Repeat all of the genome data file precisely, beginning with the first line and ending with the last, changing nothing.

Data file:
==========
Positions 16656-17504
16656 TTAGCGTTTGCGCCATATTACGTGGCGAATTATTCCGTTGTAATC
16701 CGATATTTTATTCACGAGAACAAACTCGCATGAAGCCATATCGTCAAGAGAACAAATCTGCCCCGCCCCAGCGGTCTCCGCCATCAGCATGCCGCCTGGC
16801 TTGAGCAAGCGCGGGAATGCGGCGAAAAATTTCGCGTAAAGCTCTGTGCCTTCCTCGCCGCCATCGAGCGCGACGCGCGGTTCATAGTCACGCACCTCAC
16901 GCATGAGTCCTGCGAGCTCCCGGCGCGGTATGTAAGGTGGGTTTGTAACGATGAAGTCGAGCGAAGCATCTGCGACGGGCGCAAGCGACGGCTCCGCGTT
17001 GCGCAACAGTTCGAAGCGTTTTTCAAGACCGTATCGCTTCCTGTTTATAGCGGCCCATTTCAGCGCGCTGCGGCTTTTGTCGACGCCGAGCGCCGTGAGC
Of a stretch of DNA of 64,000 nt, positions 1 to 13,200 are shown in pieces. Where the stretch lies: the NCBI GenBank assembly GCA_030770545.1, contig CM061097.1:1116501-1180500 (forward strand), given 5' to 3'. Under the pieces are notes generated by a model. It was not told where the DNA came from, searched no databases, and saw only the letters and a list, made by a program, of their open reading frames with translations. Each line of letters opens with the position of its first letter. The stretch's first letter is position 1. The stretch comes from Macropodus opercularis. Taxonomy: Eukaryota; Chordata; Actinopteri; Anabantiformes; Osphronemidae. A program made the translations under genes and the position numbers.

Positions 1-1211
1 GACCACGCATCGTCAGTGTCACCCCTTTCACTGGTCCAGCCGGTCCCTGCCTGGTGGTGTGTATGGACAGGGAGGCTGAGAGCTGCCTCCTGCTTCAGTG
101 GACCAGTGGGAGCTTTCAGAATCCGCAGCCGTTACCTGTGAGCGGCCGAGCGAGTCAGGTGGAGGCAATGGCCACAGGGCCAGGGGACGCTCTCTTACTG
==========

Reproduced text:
Positions 16656-17504
16656 TTAGCGTTTGCGCCATATTACGTGGCGAATTATTCCGTTGTAATC
16701 CGATATTTTATTCACGAGAACAAACTCGCATGAAGCCATATCGTCAAGAGAACAAATCTGCCCCGCCCCAGCGGTCTCCGCCATCAGCATGCCGCCTGGC
16801 TTGAGCAAGCGCGGGAATGCGGCGAAAAATTTCGCGTAAAGCTCTGTGCCTTCCTCGCCGCCATCGAGCGCGACGCGCGGTTCATAGTCACGCACCTCAC
16901 GCATGAGTCCTGCGAGCTCCCGGCGCGGTATGTAAGGTGGGTTTGTAACGATGAAGTCGAGCGAAGCATCTGCGACGGGCGCAAGCGACGGCTCCGCGTT
17001 GCGCAACAGTTCGAAGCGTTTTTCAAGACCGTATCGCTTCCTGTTTATAGCGGCCCATTTCAGCGCGCTGCGGCTTTTGTCGACGCCGAGCGCCGTGAGC
Of a stretch of DNA of 64,000 nt, positions 1 to 13,200 are shown in pieces. Where the stretch lies: the NCBI GenBank assembly GCA_030770545.1, contig CM061097.1:1116501-1180500 (forward strand), given 5' to 3'. Under the pieces are notes generated by a model. It was not told where the DNA came from, searched no databases, and saw only the letters and a list, made by a program, of their open reading frames with translations. Each line of letters opens with the position of its first letter. The stretch's first letter is position 1. The stretch comes from Macropodus opercularis. Taxonomy: Eukaryota; Chordata; Actinopteri; Anabantiformes; Osphronemidae. A program made the translations under genes and the position numbers.

Positions 1-1211
1 GACCACGCATCGTCAGTGTCACCCCTTTCACTGGTCCAGCCGGTCCCTGCCTGGTGGTGTGTATGGACAGGGAGGCTGAGAGCTGCCTCCTGCTTCAGTG
101 GACCAGTGGGAGCTTTCAGAATCCGCAGCCGTTACCTGTGAGCGGCCGAGCGAGTCAGGTGGAGGCAATGGCCACAGGGCCAGGGGACGCTCTCTTACTG